Thanks,
-Pete
Yes simply calculate as if you had added the sugar during boil. The sugar is all still there and the yeast is certainly going to eat it. What you are going to get is a much drier beer. I have never re-pitched at all. The yeast are past or well into their growth phase by the time this sugar add hits them. This is their desert for a job well done, lol.

Remember to shut those little buggers off when you get to your final gravity. I have had this method dry it all the way down before and 1.002 is a bit dry for a tripel, lol.

I really do suggest using some brewing software. I use BeerSmith2 which was like $20. It worth every penny and you can log all the calculations / observations easily.

With honey be aware that a fair amount of the sugars are non-fermentable. Which means you will end up with more residual sweetness than with straight sucrose. Not a bad thing at all, just a heads up. Honey is yummy...
 

PDevlin75

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I really do suggest using some brewing software. I use BeerSmith2 which was like $20. It worth every penny and you can log all the calculations / observations easily.
Ironically, brewing software is exactly what prompted this question! :drunk: I have been using Brew Pal (and just recently picked up BeerSmith2)… When I entered the fermentable ingredients, the only way I could list the honey as going into the primary, instead of the boil, was to add it as a "flavor". Doing this had no effect on the OG calculation.

I assumed that the late addition of honey still counted towards the overall fermentable sugar in the wort, and contributed to the overall OG… But not being able to account for that right away, when checking my gravity before pitching, left me wondering. So thanks for confirming my suspicions!

Using brewing software has prompted me to try to keep more accurate track of my process along the way. Starting to get into All-Grain, I'm now learning why and where I'm losing water along the way, and how that affects my gravity. So this tripel, while I'm sure it'll be just fine in the end, created a bit of a conundrum for me in regards to how to refine my process… No big deal though. There's always the next batch to practice on!

On a side note: Fermentation has been going quite well! I have the bucket in an upstairs hallway closet, with a blow-off tube into a 1 gallon glass jug. The rhythmic bubbling on the first day confused my wife, as she didn't know what was wrong with the pipes in our house! It was loud enough that I could hear it from downstairs! I added the honey after 4 days when the bubbling slowed. Fermentation has being going on for a week in total, and I can still hear the bubbling from down the hall in the middle of the night! As a result, I have decided to name this beer "Tell Tale Heart Honey Tripel"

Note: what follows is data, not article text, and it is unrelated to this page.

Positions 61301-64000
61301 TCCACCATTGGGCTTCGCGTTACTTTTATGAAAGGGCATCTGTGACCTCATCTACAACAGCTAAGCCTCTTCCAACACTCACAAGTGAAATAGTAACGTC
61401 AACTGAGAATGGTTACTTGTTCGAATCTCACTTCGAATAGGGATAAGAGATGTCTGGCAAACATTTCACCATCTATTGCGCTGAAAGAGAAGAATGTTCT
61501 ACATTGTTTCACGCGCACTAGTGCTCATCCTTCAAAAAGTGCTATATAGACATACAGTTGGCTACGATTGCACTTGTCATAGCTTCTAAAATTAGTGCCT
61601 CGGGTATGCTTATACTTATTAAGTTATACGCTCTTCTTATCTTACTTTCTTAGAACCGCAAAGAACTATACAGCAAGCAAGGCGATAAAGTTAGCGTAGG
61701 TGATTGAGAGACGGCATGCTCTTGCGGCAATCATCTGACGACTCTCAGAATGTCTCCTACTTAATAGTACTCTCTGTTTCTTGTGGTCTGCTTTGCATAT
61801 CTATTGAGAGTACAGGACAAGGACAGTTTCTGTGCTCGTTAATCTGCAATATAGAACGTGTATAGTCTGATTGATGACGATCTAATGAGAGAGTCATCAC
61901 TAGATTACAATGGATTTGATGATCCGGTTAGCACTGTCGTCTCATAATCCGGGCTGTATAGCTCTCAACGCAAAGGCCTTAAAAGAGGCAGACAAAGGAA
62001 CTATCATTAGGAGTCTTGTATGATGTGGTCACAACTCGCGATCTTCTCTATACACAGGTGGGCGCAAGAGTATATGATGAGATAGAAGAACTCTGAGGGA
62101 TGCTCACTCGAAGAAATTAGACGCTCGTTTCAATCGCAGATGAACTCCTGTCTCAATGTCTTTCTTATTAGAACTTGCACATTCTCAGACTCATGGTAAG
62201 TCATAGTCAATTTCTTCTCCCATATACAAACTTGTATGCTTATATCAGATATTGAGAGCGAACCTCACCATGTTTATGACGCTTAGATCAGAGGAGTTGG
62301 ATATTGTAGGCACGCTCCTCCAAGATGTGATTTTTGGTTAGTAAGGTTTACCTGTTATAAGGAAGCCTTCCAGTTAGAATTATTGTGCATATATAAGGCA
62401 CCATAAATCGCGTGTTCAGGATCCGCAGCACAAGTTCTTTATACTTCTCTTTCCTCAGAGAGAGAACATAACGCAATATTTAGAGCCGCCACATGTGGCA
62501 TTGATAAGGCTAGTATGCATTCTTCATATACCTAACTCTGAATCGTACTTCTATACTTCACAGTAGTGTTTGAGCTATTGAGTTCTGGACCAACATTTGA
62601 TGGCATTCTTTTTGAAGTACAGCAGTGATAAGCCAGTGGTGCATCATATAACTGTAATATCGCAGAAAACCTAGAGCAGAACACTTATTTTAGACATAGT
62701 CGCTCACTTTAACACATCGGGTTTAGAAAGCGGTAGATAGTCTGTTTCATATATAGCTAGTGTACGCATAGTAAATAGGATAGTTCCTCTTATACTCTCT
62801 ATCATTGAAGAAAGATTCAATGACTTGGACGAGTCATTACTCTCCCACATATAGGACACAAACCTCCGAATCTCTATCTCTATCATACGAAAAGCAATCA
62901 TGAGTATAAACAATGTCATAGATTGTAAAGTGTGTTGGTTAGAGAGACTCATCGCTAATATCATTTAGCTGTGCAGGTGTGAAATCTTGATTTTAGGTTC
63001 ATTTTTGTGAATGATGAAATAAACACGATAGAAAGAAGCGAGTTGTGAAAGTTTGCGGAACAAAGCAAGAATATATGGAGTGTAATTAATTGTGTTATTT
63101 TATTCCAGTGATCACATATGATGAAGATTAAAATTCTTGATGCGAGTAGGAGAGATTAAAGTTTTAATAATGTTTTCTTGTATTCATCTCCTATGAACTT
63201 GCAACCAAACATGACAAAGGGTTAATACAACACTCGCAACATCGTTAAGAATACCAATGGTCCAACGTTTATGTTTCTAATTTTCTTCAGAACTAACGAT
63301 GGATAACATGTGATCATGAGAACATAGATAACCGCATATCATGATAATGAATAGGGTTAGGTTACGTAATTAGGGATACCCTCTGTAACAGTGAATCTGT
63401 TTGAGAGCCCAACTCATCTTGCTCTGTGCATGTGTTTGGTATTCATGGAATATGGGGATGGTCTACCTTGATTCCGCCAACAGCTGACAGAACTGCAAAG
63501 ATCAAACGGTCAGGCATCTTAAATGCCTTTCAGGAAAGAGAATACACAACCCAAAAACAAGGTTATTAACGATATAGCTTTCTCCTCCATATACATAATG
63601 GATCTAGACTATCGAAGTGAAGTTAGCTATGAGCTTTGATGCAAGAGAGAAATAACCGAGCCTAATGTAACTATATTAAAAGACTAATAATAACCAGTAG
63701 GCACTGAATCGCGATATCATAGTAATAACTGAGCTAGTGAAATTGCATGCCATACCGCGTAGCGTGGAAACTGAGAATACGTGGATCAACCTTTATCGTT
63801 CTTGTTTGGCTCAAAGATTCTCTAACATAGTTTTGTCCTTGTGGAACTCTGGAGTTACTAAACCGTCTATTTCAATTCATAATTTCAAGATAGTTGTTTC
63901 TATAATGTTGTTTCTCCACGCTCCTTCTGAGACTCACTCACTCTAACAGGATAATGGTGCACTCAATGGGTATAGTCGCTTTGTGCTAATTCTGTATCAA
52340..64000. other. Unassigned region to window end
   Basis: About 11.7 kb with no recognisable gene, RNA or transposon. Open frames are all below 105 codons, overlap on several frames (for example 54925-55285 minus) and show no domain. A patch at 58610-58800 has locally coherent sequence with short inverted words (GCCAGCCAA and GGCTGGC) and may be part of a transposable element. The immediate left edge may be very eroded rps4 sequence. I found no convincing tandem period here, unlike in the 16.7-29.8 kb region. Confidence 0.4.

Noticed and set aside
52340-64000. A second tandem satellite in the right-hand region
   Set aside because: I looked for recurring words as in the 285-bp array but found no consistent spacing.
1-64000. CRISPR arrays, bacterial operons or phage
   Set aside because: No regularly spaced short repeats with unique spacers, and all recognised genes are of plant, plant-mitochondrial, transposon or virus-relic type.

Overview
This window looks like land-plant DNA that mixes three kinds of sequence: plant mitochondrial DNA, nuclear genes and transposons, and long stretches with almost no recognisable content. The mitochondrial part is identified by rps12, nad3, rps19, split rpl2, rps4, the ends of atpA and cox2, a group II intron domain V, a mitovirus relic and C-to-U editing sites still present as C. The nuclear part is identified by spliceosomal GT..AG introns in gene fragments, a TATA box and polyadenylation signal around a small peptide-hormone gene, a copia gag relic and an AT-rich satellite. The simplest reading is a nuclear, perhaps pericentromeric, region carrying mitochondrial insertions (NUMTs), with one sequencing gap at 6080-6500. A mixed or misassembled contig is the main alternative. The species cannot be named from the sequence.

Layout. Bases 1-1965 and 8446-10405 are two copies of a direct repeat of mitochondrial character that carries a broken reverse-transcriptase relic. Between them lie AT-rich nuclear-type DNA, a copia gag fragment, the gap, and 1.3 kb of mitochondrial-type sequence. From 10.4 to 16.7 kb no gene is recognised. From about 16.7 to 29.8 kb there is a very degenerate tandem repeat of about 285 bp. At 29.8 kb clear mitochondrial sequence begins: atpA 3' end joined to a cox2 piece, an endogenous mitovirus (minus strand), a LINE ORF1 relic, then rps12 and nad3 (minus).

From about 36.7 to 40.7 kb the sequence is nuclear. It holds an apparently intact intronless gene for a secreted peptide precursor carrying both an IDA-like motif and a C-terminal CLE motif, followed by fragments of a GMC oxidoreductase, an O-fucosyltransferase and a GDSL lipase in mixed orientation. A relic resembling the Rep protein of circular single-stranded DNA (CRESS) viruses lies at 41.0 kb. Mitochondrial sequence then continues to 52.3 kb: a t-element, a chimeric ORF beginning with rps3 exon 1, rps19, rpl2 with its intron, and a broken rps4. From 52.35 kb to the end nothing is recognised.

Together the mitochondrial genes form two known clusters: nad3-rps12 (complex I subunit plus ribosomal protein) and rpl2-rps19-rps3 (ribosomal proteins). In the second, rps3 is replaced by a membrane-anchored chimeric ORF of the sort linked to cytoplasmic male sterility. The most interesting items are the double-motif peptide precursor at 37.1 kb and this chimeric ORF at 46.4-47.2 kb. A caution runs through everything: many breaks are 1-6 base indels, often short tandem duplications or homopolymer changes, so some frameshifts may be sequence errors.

Thanks, all!
-Pete
 

sandyeggoxj

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When I build a recipe in bs2 I add the simple sugars in to figure out my expected total og and final abv estimate. Then I zero out the line and use that new preboil and post boil og to figure out if I hit my numbers.

I have a dipa in the fermenter right now and it was at 1.010 yesterday on day 7. I added 8% turbinado sugar into the fermenter in 3 additions every 24 hours. With the sugar additions my og was 1.080 and now at 1.010. Yeast was wlp007 pitched at 1mil/ml/°p. I also added 10l of pure o2 through a .5 micron stone.
 

VulgarCelt

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On a side note: Fermentation has been going quite well! I have the bucket in an upstairs hallway closet, with a blow-off tube into a 1 gallon glass jug. The rhythmic bubbling on the first day confused my wife, as she didn't know what was wrong with the pipes in our house! It was loud enough that I could hear it from downstairs! I added the honey after 4 days when the bubbling slowed. Fermentation has being going on for a week in total, and I can still hear the bubbling from down the hall in the middle of the night! As a result, I have decided to name this beer "Tell Tale Heart Honey Tripel"
-Pete
I love it when it sounds like its going to take the lid off the bucket...which I have had happen, lol. Blow-off tubes are your best friend when brewing Belgians.

I love the name!

“Fill with mingled cream and amber,
I will drain that glass again.
Such hilarious visions clamber
Through the chamber of my brain —
Quaintest thoughts — queerest fancies
Come to life and fade away;
What care I how time advances?
I am drinking ale today.”

― Edgar Allan Poe